2012 Search for UK’s ten most endangered buildings

The Victorian society is calling on people across the country to nominate endangered Victorian or Edwardian buildings in their local area.

An annual hunt for the ten most endangered Victorian or Edwardian buildings in England and Wales begins last week.

Queen Victoria

A young Queen Victoria

The campaign aims to highlight the problems facing many of our historic buildings. Nominations in previous years have included Victorian schools, mills, former workhouses, pubs, stately homes and chapels.

‘We want to make sure the best Victorian and Edwardian architecture survives for future generations to enjoy. To do this we need to know what is most at risk, from demolition, development, or simply neglect,’ said Dr Ian Dungavell, Director of the Victorian Society.

‘At the moment wide-ranging council cuts mean certain building types are under threat as never before; we’ve been told about some of the libraries, town halls or swimming pools now facing an uncertain future but there will be many more and we would like to hear about them.’

‘In many cases the money for restoration simply isn’t there but these buildings mustn’t be left to rot. The cost of weather-proofing a building and protecting if from vandals need not be huge, but it can make a massive difference. Without this sort of help some buildings may be beyond repair by the time the economy picks up again.’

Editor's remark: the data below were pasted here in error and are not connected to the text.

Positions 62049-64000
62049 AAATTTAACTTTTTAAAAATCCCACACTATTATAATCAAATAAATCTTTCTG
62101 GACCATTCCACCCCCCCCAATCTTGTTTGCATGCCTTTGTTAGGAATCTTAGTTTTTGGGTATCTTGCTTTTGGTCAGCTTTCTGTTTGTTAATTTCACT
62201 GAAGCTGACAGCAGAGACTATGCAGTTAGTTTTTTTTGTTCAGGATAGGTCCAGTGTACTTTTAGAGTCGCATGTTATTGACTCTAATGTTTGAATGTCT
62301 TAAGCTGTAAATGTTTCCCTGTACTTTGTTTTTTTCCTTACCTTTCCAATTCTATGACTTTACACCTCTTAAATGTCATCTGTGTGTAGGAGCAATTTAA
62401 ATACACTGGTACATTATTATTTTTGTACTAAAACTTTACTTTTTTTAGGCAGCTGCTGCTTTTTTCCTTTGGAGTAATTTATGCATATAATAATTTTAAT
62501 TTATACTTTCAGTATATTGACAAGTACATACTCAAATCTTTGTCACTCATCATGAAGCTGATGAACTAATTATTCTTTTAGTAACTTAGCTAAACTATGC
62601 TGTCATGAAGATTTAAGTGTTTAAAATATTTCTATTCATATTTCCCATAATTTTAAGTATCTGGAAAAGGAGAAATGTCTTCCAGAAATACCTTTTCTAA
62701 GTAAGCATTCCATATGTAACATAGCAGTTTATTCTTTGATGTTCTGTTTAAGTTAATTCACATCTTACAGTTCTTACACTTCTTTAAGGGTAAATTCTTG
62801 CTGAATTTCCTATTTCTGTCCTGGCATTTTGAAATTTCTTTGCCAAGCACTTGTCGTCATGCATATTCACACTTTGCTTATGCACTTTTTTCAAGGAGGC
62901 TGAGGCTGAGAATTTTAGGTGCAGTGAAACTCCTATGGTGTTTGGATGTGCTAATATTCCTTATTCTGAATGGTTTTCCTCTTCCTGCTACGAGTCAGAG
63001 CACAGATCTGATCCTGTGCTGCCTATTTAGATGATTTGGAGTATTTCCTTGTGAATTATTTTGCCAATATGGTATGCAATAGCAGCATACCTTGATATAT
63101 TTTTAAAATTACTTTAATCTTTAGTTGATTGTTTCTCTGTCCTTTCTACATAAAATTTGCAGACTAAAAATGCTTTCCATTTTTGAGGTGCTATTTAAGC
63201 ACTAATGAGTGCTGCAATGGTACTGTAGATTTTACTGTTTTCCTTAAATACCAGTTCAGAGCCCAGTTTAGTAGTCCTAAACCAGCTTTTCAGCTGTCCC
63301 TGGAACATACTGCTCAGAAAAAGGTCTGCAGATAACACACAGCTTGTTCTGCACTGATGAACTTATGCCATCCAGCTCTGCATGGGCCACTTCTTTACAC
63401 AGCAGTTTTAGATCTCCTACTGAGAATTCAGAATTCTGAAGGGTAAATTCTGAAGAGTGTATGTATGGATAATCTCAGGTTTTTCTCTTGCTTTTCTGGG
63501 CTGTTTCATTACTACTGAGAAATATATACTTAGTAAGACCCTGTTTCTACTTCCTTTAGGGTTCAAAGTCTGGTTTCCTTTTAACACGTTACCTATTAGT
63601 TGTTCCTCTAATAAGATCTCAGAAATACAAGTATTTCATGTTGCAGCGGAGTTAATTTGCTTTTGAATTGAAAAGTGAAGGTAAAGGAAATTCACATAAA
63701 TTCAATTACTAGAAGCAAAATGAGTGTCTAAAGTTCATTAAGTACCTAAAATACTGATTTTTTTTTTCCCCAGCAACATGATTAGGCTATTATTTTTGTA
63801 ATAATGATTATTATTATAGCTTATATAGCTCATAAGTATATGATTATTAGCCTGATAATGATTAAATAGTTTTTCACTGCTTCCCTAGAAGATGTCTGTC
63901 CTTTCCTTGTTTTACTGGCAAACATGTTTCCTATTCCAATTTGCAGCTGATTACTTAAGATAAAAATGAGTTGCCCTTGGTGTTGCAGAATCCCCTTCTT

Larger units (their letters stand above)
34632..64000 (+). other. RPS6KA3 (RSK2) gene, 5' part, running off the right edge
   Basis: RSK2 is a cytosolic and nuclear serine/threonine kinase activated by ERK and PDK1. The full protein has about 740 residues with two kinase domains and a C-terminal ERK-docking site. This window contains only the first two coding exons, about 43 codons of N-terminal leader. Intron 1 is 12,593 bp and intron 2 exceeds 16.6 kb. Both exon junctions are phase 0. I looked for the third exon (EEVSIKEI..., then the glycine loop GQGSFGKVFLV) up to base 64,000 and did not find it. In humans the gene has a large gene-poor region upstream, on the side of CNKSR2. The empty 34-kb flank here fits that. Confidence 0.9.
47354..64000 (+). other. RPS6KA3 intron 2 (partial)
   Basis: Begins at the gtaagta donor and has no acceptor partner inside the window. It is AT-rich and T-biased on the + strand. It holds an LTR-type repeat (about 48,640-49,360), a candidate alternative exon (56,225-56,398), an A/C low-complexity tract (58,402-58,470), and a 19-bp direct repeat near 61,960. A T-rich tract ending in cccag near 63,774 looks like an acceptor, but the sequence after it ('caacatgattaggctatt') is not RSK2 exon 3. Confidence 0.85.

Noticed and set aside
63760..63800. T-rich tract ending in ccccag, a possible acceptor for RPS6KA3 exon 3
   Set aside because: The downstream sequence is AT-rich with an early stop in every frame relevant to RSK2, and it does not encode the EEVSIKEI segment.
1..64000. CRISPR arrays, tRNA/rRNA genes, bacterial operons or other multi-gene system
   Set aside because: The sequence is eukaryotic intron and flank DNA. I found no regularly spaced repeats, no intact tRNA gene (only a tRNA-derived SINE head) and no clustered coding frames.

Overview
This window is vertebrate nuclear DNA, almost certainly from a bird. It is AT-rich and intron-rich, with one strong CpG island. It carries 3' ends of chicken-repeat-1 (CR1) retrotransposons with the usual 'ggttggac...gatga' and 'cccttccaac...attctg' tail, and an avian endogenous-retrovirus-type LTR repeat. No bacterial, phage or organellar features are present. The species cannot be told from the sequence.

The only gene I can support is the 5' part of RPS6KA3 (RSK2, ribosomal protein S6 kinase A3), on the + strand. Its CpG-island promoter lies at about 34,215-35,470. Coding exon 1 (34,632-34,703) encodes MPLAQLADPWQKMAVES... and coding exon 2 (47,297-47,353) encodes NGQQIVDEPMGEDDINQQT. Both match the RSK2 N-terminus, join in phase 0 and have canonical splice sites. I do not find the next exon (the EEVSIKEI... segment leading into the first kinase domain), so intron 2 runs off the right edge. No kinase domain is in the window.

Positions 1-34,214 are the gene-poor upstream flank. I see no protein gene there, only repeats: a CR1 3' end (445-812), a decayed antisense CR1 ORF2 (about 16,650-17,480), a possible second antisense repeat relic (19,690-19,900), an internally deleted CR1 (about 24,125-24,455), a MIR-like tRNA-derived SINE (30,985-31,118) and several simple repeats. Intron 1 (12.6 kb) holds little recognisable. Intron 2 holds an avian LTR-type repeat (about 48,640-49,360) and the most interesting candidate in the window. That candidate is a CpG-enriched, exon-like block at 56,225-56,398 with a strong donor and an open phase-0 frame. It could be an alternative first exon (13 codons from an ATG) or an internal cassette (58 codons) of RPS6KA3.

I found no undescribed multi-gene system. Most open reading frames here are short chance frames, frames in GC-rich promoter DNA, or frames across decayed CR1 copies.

Buildings don’t have to be listed to be nominated. Many good Victorian buildings aren’t listed and could be at risk, perhaps of demolition, from insensitive development or simply neglect. They need to have been built between 1837 and 1914.

‘All over the country there are wonderful examples of Victorian and Edwardian architecture. If you live near a building at risk that you think is worth saving, then The Victorian Society want to hear about it.’

The deadline for nominations is 17th July 2012.  All the buildings will then be considered by the Society’s experts on architecture and conservation, and a Top Ten will be published in the autumn.

Buildings can be nominated in the following ways:

  • Via their website at www.victoriansociety.org.uk
  • By emailing mike@victoriansociety.org.uk
  • By post: The Victorian Society, 1 Priory Gardens, London W4 1TT

The Top Ten Endangered Buildings of 2011 were:

The Old Rectory, Colmb Major, Cornwall (1851, William White, Grade II*-listed)
Temple Mill, Leeds (1838-43, Joseph Bonomi, Grade  I-listed)
Bletchley Cricket Pavilion, Buckinghamshire (1896-98, unlisted)
South Eastern Railway Offices, London Bridge (1897-1900, Charles Barry & Son, unlisted)
Former YMCA building, Merthyr Tydfil (1911, Percy Thomas, Grade II-listed) Broadmoor Hospital, Berkshire (1858-63, Sir Joshua Jebb, Grade II-listed) Wansford Railway Station, nr Peterborough (c1845, JW Livock, Grade II-listed)
Manningham Baths, Bradford (1904, Frederick Edwards, Grade II-listed) Crumpsall and Cheetham District Library, Manchester (1909-11, Henry Price, Grade II-listed)
Ancoats Dispensary, Manchester(1879-91, Lewis & Crawford, Grade II-listed).





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